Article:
HIIT Training Safety Tips

HIIT Training Safety Tips

HIIT Tip - jumprope

HIIT – or high impact interval training – has taken the world by storm as a way to get the very most even from short workouts. However, every fitness system comes with safety warnings, so here’s what you need to know.

 

1) Always Warm Up

 

Although HIIT workouts can be shorter than traditional workouts, you’ll still need to take the time to properly warm up and cool down. Your body should not go from zero to huge effort in just a few seconds! Take 10 minutes both before and after your workouts to warm up and cool down. This should consist of something like a brisk walk, or a slower, less intense version of your main workout.

 

2) Don’t Overdo Things

 

If you’re new to HIIT then note that you could be more likely to suffer from injury. Not only is your body not used to this level of exertion, but you might not yet understand the proper form required for your exercise. So don’t overdo things – limit HIIT sessions to three times per week – and always listen to your body.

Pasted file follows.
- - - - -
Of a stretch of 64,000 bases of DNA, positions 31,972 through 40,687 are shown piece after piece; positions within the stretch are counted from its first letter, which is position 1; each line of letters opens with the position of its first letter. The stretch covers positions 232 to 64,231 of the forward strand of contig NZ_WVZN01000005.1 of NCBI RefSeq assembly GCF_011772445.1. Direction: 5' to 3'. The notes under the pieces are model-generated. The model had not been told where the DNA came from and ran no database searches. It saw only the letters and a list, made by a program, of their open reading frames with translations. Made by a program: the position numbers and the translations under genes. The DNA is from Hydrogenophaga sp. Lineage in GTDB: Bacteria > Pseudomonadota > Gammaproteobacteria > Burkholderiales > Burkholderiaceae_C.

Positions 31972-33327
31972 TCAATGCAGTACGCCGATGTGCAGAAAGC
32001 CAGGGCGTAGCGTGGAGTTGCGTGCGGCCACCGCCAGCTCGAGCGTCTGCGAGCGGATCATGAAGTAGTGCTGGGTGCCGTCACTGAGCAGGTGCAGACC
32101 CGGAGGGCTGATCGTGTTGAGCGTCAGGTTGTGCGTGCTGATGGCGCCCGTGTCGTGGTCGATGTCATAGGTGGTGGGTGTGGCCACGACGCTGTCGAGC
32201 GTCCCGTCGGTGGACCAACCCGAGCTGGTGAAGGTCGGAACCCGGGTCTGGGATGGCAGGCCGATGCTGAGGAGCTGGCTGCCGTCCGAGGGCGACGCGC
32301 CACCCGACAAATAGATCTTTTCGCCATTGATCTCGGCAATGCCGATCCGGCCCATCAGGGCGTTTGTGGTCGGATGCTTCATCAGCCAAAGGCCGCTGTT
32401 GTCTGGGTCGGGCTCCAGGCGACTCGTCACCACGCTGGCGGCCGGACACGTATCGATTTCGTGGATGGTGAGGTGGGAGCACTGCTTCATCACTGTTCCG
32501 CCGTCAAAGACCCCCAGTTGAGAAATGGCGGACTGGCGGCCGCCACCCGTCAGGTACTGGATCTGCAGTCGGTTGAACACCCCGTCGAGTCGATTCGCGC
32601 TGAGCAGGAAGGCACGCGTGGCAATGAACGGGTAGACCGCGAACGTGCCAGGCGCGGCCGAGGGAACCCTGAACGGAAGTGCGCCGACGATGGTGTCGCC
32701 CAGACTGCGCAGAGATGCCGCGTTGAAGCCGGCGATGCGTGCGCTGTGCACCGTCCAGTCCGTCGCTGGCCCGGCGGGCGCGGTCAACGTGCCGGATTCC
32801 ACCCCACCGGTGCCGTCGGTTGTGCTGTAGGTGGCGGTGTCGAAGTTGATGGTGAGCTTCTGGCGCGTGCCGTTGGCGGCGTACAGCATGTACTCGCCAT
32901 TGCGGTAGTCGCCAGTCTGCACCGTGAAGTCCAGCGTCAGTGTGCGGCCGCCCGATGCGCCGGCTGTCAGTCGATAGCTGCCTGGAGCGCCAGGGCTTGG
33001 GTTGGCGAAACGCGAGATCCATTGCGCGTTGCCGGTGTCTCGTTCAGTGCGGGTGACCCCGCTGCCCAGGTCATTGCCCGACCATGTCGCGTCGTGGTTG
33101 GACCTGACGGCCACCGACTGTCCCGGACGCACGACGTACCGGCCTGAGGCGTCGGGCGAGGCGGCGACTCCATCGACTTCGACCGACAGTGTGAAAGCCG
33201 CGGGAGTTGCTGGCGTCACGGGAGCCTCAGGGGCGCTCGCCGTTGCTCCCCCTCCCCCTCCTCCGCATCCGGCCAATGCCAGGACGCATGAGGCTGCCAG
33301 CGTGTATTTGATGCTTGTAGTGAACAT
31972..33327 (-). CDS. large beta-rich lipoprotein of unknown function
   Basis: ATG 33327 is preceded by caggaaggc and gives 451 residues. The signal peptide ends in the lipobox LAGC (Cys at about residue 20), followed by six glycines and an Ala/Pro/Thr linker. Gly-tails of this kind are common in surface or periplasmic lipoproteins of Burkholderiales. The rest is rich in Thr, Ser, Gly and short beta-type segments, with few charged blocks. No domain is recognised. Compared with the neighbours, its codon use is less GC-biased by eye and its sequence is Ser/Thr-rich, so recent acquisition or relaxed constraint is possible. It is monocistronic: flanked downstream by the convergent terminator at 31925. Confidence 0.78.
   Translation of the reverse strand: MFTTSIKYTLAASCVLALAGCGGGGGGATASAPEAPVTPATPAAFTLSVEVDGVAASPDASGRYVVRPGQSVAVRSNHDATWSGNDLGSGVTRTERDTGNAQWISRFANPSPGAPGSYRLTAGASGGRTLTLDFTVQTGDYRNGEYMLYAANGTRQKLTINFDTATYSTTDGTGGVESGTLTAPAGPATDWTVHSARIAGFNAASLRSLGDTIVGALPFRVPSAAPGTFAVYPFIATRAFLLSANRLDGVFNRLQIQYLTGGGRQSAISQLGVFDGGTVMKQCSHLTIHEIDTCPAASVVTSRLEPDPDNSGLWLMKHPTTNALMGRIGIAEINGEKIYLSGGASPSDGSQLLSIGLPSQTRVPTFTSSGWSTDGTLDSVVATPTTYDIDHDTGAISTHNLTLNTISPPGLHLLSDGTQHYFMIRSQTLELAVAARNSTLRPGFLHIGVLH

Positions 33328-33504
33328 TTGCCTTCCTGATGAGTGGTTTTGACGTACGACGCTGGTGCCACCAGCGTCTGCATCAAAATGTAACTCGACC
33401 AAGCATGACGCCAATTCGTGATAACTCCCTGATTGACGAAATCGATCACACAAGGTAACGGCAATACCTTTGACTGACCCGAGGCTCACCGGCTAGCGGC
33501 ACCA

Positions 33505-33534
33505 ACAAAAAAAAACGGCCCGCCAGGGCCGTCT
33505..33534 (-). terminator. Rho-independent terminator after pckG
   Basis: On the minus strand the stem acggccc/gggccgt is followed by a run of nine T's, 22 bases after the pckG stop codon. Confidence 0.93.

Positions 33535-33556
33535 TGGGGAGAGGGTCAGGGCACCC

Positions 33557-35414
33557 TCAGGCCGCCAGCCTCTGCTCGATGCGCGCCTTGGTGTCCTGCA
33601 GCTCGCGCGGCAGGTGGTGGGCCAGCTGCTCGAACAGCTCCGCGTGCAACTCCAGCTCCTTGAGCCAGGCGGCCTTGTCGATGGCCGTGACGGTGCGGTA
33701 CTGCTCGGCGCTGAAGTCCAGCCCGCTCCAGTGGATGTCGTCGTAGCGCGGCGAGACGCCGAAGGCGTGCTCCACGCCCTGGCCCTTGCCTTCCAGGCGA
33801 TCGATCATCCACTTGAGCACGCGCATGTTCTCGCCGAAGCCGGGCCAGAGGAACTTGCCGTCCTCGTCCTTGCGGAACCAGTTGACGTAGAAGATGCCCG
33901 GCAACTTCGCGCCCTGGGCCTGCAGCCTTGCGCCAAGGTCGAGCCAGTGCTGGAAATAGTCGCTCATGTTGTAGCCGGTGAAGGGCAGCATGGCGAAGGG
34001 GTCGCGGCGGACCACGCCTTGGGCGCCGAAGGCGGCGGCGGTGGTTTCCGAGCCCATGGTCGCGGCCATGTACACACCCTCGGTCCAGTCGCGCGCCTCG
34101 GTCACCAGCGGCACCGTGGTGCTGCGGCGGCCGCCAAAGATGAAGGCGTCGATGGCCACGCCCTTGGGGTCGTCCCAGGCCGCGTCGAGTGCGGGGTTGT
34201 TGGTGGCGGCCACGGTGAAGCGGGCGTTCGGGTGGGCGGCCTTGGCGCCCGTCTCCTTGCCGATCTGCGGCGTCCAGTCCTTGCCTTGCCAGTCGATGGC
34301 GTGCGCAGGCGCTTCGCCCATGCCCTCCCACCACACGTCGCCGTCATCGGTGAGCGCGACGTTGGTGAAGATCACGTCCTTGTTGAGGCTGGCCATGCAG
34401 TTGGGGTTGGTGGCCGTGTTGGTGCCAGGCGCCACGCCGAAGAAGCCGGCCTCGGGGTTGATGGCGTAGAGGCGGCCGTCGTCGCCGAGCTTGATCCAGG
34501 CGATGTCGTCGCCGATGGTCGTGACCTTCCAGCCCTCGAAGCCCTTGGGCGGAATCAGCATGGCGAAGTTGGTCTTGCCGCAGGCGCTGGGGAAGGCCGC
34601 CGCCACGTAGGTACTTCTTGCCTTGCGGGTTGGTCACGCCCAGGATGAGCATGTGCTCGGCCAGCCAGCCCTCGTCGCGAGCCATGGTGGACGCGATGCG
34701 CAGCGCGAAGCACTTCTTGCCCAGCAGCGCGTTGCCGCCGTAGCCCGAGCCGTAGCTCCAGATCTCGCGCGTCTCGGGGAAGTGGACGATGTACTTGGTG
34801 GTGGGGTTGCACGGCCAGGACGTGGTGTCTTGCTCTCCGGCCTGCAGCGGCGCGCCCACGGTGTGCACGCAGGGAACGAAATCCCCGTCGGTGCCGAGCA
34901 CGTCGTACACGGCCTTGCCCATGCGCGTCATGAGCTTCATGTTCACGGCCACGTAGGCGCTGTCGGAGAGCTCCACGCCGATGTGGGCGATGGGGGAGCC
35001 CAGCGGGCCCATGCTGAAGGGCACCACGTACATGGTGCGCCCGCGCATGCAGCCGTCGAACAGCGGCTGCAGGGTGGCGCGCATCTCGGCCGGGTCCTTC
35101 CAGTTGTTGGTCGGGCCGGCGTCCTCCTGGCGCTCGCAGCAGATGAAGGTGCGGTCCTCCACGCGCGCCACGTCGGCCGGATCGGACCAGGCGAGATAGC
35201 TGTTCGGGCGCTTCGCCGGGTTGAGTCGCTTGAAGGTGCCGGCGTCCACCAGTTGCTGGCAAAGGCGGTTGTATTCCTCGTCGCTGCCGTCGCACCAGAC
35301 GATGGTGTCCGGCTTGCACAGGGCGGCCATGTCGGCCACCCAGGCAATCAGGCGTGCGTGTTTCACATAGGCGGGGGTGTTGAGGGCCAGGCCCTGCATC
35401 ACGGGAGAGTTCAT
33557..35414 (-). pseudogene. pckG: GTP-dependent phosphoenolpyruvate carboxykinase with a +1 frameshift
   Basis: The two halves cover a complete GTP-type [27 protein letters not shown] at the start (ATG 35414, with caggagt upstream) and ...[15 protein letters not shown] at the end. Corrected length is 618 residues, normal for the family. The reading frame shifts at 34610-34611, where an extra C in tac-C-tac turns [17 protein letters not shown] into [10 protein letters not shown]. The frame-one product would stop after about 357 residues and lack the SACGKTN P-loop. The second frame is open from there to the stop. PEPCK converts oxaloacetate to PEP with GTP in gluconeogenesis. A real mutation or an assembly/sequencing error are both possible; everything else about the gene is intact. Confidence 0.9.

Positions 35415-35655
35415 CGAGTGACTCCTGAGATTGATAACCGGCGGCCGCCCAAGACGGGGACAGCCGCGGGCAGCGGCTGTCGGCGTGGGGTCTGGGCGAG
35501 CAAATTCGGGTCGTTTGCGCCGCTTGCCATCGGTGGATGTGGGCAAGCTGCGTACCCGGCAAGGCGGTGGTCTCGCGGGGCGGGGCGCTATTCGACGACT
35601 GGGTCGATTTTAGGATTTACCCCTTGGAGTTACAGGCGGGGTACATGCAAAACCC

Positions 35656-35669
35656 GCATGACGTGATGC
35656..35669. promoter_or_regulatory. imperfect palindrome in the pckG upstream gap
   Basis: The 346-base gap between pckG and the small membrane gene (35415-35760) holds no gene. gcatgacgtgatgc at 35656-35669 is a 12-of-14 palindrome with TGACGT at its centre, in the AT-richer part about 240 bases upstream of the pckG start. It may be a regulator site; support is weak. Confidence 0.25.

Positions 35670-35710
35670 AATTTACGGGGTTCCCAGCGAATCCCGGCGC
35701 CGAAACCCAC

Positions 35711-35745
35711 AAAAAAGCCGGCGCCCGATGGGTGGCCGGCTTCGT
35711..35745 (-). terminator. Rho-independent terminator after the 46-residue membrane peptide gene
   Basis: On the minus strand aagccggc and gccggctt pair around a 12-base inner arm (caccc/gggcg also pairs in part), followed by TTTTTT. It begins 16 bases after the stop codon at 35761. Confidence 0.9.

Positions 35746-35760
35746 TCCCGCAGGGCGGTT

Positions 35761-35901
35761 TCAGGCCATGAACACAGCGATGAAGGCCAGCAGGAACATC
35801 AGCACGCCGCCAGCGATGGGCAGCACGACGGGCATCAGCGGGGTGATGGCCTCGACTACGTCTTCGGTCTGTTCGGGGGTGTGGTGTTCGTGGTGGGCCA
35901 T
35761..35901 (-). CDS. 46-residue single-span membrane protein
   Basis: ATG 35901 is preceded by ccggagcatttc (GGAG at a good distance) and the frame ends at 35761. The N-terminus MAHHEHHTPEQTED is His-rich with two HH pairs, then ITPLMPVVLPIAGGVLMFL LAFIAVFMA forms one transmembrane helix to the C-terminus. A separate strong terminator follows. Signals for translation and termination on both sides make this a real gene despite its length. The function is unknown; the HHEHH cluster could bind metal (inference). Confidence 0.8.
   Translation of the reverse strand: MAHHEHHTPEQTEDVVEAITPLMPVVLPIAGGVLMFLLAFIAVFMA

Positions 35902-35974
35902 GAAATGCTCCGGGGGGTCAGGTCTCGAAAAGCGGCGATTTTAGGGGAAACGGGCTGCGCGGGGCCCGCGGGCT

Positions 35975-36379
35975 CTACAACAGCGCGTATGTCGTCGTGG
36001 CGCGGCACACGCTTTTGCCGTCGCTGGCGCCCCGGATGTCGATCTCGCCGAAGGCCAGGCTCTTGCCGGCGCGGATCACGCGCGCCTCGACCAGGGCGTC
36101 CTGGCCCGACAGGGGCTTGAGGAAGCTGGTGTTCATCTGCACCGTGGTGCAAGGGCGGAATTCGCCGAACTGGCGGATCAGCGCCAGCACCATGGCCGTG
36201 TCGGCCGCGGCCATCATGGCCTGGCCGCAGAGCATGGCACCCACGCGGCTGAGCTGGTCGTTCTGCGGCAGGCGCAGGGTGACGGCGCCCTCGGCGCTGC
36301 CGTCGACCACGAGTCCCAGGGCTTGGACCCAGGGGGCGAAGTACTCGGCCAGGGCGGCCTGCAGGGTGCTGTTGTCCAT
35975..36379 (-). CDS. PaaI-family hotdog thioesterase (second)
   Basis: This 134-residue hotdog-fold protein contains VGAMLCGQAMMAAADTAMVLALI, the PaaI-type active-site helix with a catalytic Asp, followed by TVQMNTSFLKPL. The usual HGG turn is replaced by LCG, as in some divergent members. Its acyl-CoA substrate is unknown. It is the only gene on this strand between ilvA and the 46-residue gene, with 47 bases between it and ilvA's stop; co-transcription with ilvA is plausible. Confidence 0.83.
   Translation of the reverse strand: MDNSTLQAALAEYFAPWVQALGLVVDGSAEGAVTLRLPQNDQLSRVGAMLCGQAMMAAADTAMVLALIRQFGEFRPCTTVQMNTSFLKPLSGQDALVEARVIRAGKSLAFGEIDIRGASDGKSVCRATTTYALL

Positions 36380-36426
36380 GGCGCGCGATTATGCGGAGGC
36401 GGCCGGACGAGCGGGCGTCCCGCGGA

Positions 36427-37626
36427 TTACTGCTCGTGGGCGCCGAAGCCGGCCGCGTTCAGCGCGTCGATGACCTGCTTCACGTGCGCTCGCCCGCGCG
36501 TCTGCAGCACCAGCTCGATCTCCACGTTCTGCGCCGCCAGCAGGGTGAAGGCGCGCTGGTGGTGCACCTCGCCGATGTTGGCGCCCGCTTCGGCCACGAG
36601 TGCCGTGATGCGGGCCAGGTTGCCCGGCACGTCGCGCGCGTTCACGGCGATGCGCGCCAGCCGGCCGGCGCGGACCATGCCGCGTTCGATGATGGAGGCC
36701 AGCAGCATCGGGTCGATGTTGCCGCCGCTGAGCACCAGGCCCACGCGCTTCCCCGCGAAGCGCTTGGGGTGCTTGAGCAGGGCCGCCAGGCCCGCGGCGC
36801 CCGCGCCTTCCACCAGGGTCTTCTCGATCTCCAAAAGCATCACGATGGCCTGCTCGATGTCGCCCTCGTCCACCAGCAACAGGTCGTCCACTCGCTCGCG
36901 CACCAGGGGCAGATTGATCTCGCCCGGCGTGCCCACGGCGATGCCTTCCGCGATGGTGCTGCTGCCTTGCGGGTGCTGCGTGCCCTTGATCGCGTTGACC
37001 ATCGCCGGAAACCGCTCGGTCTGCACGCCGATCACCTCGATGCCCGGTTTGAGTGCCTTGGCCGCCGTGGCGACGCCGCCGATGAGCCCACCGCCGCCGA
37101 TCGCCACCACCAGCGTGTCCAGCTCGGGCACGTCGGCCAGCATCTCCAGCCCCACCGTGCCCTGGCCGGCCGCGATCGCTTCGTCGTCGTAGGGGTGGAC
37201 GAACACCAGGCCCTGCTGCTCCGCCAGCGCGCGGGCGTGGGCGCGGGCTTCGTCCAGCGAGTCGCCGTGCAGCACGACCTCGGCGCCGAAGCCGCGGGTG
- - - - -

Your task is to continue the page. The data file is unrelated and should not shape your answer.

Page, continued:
3) Be Careful If You Have Cardio Problems

 

HIIT can increase the risk of cardiac event, so it’s important to be very careful if you suffer from cardio problems. Although it is possible to incorporate this kind of training into your life, it’s crucial you see a doctor before you get started.

 

4) Work On a Base Level of Fitness First

 

Although experts are divided on the question of whether HIIT is suitable for beginners or not, it’s wise not to take any chances. If you’re a complete couch potato then start off with a regular fitness routine for a good few weeks before you start incorporating any HIIT.

 

5) Use A Heart Rate Monitor

 

You can never really know exactly how hard you’re pushing yourself unless you wear a heart rate monitor. When you do, you’ll know when you’re going too far. Always try to keep within 95% of your target heart rate. If you’re going above this, simply slow down. There’s no rush, you’ll gradually be able to build up your fitness and stand tougher workouts in future.

 

6) Slow Down If You Experience Chest Pain

 

Lastly, if you experience chest pain, or real difficulty breathing, then you need to slow down right away. You shouldn’t stop completely. Instead, slow right down to your cool down pace before you stop. Always seek professional medical advice if this happens.

 

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